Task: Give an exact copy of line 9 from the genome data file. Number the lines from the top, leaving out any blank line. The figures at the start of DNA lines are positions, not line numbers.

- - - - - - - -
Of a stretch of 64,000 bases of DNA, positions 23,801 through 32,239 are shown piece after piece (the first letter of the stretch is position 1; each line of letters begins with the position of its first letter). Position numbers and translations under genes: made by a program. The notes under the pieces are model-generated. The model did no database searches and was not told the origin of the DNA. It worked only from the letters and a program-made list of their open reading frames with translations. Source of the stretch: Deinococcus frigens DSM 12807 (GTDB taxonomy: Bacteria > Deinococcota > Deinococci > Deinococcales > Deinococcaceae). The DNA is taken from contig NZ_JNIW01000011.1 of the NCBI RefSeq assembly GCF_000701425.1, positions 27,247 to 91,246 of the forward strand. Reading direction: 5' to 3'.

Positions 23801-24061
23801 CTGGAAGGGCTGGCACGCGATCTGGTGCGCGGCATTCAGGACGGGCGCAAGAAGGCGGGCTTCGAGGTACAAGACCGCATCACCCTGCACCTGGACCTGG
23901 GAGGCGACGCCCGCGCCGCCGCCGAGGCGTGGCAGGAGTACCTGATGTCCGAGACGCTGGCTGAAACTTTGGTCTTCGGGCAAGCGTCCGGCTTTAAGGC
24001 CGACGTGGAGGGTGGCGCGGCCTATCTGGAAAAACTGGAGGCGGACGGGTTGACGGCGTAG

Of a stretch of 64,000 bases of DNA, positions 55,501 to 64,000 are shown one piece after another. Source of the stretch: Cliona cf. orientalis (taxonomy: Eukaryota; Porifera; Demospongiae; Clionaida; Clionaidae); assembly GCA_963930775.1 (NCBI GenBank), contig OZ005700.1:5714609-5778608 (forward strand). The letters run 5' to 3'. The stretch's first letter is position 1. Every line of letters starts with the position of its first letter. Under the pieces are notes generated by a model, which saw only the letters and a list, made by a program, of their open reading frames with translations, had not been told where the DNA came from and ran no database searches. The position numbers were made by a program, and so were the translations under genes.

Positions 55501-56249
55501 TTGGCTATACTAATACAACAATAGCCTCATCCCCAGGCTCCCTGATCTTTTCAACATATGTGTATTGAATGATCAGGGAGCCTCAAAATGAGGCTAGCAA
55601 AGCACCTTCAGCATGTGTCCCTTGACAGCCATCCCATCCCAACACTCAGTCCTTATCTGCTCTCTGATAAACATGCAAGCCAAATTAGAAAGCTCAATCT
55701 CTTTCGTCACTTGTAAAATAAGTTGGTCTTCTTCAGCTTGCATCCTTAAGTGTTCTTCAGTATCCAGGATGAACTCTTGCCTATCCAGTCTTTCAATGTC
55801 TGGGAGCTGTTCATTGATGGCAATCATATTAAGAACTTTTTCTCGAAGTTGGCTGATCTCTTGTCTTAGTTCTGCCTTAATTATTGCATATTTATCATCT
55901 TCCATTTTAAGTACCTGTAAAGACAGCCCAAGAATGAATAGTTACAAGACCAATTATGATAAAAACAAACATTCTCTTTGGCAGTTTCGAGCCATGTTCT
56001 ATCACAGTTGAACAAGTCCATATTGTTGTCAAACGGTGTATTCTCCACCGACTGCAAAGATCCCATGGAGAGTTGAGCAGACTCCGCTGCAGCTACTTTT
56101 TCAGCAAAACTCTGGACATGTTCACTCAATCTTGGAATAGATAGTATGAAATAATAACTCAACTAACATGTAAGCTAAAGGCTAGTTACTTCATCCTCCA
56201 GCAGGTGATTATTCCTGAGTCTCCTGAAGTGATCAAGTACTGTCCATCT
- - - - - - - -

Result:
55601 AGCACCTTCAGCATGTGTCCCTTGACAGCCATCCCATCCCAACACTCAGTCCTTATCTGCTCTCTGATAAACATGCAAGCCAAATTAGAAAGCTCAATCT